This representation offers more precise estimates and straightforward interpretations. If a coefficient associated with a socially responsible mutual fund (denoted with an underscore s) is significant, then it would indicate a particular behavior of socially responsible funds. In the opposite case, it would suggest that they behave similarly to conventional funds. The model thus separates socially responsible from conventional funds. However, as we stress in the previous section, some asset managers do not respect their commitments toward ESG. Furthermore, some socially responsible funds present a low SRI score, and some conventional funds present a high SRI score. We thus consider in model (4) the SRI score obtained from the final nonlinear panel-augmented Carhart model:
r i , t r t f = α * + β r m . ( r t m r t f ) + β S M B . r t S M B + β H M L . r t H M L + β M O M . r t M O M + 1 S R I ( α ˜ s + β ˜ s , r m . ( r t m r t f ) + β ˜ s , S M B . r t S M B + β ˜ s , H M L . r t H M L + β ˜ s , M O M . r t M O M ) + α S R I . S R I i + η i + ϵ i , t .
Let us note that in such a specification, the fixed term effect is omitted, as it would be highly correlated with the SRI score if it is fixed over the period or presents low variability. In this section, SRI score is fixed over the given time period 2018. In the robustness Section 5.2.3, a time-varying SRI score is considered. In model (4), the estimated return of the mutual fund α ^ * is now calculated as α ^ α ^ S R I .

5.2.2. Empirical Results

Through a preliminary analysis and to identify a benchmark, we estimate the basic linear Carhart model (1) for 2013–2018 without considering any SRI dimensions. The market benchmark ( r m ) is the MSCI USA Index and MSCI Europe Index for the US and European mutual funds, respectively, the risk-free rate ( r f ) is the US and EU short-term interest rates, respectively, and returns (r) are net of fees. Table 5 reports the model (1) estimates. It appears that almost all explanatory variables except momentum (and HML for Europe) have a significant effect on the risk-adjusted performance of the funds. The A d j u s t e d R 2 value is also quite high ( 0.76 for Europe and 0.85 for the US). The alpha coefficient is not significant. Such a result is consistent with the efficient market hypothesis. Specifically, the results show that the market factor has almost a proportional impact on the funds’ returns. SMB also affects returns positively but with less elasticity. By contrast, the value premium is negative but with a relatively small coefficient.8
The significance of annual risk-adjusted performance ( α ^ ) is not significantly different from zero, corroborating the results of Fama and French (1993); Carhart (1997), indicating that on average, mutual funds do not provide investors with performance that surpasses that of the benchmark index over this sample periods. Table 6 gathers the results of the estimation of the 4-factor model augmented by a de jure dummy indicating whether the asset manager provides a signal of the mutual funds commitment toward ESG. It appears that this dummy is not significantly different from 0, supporting the literature’s findings (Baueret al. 2005; Rennebooget al. 2008). Indeed, ESG signaling does not affect the performance of the fund. The same estimation is performed using a ESG label certification by an independent third party dummy instead of the name-based variable. It leads to the same conclusion (see Appendix C).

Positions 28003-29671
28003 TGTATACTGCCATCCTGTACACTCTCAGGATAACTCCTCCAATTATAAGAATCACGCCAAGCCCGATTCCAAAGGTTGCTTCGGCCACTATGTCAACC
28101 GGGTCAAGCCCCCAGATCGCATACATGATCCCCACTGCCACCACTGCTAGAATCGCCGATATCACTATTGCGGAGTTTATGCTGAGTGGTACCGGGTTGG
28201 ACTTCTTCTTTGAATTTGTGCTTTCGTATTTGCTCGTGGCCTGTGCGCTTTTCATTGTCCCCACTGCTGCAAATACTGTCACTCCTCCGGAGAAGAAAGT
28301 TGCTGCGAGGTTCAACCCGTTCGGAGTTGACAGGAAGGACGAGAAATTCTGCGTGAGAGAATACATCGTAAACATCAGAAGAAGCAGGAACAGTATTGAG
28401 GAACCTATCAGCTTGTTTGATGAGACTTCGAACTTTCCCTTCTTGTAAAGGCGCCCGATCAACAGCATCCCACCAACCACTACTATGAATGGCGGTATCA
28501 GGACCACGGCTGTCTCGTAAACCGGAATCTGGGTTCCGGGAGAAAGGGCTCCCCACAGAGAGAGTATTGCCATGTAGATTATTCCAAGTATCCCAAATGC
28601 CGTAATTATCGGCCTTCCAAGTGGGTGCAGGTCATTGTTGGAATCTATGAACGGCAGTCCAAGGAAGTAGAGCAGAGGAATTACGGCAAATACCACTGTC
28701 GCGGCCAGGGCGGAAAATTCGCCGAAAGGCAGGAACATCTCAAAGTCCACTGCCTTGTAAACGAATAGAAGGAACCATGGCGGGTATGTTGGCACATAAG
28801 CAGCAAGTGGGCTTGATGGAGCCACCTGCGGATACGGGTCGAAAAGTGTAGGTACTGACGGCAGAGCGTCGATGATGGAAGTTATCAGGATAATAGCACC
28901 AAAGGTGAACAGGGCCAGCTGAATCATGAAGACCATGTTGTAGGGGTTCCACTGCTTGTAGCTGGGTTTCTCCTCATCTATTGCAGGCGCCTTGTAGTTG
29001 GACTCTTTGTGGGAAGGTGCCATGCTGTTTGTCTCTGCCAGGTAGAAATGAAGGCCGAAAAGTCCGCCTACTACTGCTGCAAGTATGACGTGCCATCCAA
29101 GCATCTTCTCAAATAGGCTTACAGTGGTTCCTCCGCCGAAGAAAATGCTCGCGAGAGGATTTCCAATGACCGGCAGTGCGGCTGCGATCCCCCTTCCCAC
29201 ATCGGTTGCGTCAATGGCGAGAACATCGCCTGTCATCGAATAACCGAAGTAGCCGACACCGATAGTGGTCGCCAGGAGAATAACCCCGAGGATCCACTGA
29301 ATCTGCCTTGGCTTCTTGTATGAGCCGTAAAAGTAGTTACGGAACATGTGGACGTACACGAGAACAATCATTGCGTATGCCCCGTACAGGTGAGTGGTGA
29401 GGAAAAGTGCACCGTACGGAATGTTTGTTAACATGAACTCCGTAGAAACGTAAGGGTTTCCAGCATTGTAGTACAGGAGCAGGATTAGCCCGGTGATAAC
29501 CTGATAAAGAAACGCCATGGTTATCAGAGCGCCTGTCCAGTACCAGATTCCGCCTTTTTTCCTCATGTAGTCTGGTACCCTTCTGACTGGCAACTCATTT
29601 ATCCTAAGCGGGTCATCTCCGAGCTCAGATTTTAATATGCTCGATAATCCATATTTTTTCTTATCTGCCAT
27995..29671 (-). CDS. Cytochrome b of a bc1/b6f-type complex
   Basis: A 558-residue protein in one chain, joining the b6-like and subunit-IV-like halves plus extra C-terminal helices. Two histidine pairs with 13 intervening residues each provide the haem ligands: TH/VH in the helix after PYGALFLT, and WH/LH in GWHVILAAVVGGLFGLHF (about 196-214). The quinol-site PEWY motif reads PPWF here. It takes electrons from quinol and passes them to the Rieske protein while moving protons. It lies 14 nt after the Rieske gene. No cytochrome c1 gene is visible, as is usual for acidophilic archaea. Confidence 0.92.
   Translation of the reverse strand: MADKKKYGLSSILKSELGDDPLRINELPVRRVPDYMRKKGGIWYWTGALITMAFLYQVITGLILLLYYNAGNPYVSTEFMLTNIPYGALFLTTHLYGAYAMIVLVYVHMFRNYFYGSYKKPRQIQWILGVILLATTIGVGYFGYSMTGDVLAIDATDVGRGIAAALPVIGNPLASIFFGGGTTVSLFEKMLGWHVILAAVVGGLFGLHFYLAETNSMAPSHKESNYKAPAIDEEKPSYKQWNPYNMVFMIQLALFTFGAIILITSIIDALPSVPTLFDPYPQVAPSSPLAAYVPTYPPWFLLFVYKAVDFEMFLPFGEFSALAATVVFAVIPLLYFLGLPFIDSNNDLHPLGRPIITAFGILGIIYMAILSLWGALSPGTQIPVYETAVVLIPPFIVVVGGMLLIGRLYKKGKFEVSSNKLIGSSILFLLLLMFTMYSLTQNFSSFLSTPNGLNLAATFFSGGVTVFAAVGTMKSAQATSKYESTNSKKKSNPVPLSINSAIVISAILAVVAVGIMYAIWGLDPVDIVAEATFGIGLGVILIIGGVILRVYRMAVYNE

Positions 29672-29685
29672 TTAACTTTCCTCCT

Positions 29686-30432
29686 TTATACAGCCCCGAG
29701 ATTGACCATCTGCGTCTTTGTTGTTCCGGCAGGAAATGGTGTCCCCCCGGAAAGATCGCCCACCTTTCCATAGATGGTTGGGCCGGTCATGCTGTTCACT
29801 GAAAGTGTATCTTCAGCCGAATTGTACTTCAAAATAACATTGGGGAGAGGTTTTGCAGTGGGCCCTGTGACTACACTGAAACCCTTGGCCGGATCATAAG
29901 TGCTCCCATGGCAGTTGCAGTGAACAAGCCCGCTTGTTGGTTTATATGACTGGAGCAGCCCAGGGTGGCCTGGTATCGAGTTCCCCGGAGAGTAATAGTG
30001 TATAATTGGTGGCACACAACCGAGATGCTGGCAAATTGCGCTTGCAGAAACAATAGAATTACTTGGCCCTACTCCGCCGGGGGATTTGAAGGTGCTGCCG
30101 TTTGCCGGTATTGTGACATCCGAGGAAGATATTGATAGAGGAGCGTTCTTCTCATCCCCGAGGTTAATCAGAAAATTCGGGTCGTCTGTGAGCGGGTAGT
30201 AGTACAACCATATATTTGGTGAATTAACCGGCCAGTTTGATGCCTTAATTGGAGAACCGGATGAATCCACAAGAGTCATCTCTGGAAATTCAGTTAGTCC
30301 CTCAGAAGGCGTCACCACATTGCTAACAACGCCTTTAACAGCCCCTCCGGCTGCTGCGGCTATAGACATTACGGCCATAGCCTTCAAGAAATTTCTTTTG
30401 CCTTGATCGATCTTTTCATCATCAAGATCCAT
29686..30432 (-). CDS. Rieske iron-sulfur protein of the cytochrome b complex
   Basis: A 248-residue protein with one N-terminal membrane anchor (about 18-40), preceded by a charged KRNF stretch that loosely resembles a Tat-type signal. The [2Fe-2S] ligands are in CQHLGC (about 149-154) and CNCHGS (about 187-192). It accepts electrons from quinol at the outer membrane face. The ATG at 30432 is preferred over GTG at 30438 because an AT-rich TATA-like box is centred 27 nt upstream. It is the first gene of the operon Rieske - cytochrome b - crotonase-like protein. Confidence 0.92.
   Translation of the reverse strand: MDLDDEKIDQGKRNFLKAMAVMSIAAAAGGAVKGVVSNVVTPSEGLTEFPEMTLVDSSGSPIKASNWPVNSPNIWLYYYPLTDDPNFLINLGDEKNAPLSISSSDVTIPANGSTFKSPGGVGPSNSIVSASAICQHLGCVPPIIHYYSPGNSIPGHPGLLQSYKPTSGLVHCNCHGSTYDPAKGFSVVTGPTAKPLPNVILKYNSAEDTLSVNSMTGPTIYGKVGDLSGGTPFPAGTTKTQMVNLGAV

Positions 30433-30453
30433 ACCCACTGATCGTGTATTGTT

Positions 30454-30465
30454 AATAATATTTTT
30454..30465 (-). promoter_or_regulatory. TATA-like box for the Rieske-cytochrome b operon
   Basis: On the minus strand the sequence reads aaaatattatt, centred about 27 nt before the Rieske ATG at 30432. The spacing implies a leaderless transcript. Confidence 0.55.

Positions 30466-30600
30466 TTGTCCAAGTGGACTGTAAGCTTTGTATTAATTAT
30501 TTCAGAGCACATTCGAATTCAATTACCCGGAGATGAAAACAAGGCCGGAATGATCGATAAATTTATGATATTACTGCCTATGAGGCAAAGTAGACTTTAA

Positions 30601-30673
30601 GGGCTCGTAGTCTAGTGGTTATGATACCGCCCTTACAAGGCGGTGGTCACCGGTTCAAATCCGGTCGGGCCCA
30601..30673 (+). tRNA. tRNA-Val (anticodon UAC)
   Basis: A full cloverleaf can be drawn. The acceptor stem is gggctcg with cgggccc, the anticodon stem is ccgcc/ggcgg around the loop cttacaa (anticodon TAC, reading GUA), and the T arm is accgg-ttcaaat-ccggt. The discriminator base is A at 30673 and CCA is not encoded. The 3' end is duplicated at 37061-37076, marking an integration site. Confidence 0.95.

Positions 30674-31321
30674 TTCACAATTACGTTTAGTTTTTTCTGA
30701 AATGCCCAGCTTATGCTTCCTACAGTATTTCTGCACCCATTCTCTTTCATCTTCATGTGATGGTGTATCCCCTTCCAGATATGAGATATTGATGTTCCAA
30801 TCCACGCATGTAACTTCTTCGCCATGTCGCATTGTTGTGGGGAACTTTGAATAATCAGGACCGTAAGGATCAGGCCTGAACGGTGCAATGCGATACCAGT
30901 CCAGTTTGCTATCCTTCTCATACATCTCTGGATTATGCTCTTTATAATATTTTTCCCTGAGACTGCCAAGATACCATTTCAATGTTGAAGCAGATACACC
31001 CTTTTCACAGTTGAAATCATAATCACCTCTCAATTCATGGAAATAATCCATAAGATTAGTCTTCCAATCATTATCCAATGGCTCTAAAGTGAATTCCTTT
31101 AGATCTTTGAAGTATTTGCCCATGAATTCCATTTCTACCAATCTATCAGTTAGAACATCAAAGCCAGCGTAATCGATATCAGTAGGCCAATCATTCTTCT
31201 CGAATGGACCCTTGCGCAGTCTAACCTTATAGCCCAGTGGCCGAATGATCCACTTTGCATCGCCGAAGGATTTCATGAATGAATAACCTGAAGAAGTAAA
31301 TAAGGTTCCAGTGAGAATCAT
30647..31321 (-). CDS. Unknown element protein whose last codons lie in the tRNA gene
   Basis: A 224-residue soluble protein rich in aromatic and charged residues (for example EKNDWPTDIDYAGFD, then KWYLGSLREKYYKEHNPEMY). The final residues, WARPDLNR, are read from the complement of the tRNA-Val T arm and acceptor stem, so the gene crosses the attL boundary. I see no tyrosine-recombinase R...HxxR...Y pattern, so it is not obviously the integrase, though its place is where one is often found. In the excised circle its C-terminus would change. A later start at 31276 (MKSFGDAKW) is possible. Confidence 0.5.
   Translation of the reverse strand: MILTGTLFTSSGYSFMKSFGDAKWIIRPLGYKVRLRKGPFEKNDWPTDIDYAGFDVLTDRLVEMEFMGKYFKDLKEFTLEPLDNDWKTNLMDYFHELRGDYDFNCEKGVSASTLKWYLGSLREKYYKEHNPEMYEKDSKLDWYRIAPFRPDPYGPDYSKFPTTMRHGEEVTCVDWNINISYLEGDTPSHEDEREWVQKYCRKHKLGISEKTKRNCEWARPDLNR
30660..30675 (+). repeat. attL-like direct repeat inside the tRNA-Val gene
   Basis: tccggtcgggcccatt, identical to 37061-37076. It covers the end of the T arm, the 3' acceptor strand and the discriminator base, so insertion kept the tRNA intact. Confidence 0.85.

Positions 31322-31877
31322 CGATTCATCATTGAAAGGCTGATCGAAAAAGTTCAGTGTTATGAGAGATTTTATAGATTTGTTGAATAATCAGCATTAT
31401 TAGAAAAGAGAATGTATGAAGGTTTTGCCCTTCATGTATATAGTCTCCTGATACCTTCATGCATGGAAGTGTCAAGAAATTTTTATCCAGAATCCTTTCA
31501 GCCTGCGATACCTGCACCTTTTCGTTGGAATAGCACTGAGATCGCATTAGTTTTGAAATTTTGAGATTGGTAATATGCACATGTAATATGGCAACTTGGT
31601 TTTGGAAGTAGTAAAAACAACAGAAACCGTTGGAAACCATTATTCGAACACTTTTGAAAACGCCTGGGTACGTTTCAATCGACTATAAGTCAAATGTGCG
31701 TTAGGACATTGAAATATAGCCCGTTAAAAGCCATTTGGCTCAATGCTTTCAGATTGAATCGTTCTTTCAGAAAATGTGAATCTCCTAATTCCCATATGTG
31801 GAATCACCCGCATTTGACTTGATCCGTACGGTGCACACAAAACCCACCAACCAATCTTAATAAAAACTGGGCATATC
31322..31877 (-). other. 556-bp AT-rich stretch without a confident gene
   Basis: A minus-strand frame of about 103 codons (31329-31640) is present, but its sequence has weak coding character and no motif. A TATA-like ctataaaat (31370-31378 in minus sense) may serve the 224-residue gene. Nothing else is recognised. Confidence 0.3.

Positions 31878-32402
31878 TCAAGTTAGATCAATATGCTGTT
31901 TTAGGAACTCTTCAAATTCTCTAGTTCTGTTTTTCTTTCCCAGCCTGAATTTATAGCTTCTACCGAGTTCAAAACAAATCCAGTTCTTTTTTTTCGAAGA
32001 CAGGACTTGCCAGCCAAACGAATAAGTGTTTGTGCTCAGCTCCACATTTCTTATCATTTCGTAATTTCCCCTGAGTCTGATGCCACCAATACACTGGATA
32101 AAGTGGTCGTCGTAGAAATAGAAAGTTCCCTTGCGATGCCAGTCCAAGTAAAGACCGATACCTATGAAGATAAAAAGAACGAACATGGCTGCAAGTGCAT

In the next step, the nonlinear augmented Carhart model represented by Equation (4) can now be estimated. Remember that 1 ( . ) S R I is an indicator function that takes a value of 1 (resp. 0) if the fund is socially responsible (resp. conventional); that is, there ESG signaling (resp. there is no signal toward ESG commitment). This corresponds to the de jure dummy variable. The second variable, S R I S c o r e , corresponds to the rating given by Morningstar. This variable is a proxy for the de facto dimension of the SRI because it is independent of any signal. The model is estimated by the generalized linear method (GLM), and the results are reported in Table 7.
The estimates obtained in the first part of the model (i.e., for the full model) are similar in both sign and magnitude to those obtained using the previous linear model (Table 5) for Europe and the United States. The only slight difference is the increase in the value of α * when SRI Score is introduced. Such a result can be explained by the negative value of the de facto SRI score, suggesting that extra-financial constraints constitute a penalty for funds’ performance (Bollen 2007; Fama andFrench 2007). In addition, when calculating the overall α 9 in model (4), it turns out to be very close to 0.
The second part of Table 7 addresses the impact of SRI signaling (proxied here by a regime characterized by the de jure dummy). The results between the US and Europe highlight several common features. First, the β ˜ ^ s , r m is not significant, meaning that SRI signaling have no significant impact on the market risk exposure of these funds. Second, neither the β M O M ^ factor nor the β ˜ ^ s , M O M for de jure socially responsible funds is significant, indicating the absence of persistence in the funds’ returns. SRI thus does not impact the persistence of funds’ returns. Finally, it appears that the SRI score has a negative and significant effect on the funds’ returns, supporting the idea that de facto socially responsible mutual funds have a return penalty (Bollen 2007; Fama and French 2007).